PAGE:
Jamie Nash is a retired United States Air Force Officer who flew combat missions over Iraq and Afghanistan. He is currently working on his Masters Divinity at McAfee School of Theology at Mercer University. He is the father of two sons with autism. His wife Tonya is the founder of the Autism Faith Network non-profit organization. He is serving as an Ernest C. Hynds Jr. intern for the fall 2021 semester.

1. What story, verse or passage from your faith tradition’s sacred texts has significantly influenced / shaped your life?

One moment from the Bible that comes to mind is the story of the prodigal son. This is a captivating situation about a son who lives an unstinted life. The premise from the story is not to live a life full of lavishness but rather a balanced life.

The part that always grabs at my inner being is the actions of his father. Luke 15:20 (New Living Translation) says, “So he returned home to his father. And while he was still a long way off, his father saw him coming. Filled with love and compassion, he ran to his son, embraced him, and kissed him.”

The son was “still a long way off.” The son wasn’t where he was supposed to be yet. The son hadn’t made it home; he was still recovering from the life he lived. But the father didn’t wait till he was “where he should have been”; he ran to him where he was with sincere love and humanity.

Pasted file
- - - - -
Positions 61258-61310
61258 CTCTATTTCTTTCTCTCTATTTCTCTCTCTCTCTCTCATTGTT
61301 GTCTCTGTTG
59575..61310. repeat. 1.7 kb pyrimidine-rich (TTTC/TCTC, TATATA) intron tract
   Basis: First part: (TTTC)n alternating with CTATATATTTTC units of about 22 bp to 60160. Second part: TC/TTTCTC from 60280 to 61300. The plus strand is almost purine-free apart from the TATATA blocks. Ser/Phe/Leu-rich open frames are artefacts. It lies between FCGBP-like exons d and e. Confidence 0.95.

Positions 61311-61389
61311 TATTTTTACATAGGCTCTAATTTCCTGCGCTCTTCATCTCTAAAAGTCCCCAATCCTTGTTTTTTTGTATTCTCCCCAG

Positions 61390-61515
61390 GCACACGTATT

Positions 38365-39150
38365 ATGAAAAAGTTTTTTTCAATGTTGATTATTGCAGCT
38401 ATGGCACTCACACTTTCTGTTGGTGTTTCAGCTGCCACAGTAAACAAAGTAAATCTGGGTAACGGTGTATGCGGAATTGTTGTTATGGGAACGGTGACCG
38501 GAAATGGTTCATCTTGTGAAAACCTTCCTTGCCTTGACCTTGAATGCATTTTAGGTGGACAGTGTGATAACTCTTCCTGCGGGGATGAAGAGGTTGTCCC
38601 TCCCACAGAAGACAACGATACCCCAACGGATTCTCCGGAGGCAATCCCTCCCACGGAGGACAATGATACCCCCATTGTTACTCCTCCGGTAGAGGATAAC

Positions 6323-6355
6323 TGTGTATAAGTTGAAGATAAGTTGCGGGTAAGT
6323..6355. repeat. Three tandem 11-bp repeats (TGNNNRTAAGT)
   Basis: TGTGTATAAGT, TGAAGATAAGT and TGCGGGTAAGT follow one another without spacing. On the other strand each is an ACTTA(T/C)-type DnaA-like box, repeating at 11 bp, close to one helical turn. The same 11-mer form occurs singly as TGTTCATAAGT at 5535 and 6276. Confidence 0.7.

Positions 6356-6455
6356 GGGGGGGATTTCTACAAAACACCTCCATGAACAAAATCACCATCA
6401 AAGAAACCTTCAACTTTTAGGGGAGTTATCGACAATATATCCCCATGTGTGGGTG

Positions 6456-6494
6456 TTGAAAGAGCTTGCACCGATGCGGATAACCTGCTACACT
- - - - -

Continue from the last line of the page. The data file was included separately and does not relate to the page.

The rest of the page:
I am humbly reminded that regardless of what condition we are in or where we are in life that we should gracefully love others where they are not where we think they should be.

2. Who are three people (other than your family) who have shaped your life and worldview? And why?

My worldview was shaped by experiences and opportunities I was blessed to have.

When I was a teenager, I lived in Germany and visited all over Europe for three years. I got there right when the Berlin Wall came down. There were many different cultures I got to experience as a teen and that changed how I saw other countries.

My second experience was leaving home and going to basic training. It was my first time away from home, living with a decision I made. It was a coming of age moment for me. I learned that in 1998 there were college students who never interacted with African Americans until they were at basic training. I realized that my country still had a long way to go in terms of race relations.

My final worldview experience was 9/11. I was a brand-new Second Lieutenant in the United States Air Force. I was horrified at what I saw on television. I knew we were attacked and watched our world change. The security we all took for granted dissipated that day. I was grateful that I was serving when it happened. I knew I would have my chance to do something about it. I felt a resolve that day. I felt my decision to join was the best decision I had made up to that point in my life.

3. List three of your “desert island” books, movies or TV shows.

I am a geek at heart so my interest is in science fiction. My desert island books would be the Dune series by Frank Herbert.

These books are amazingly written; they involve science, religion, politics, humanity and so much more. The first six books are worth your time. Clearly, the Dune series is one of my favorite literature series of all time. I could read them over and over again.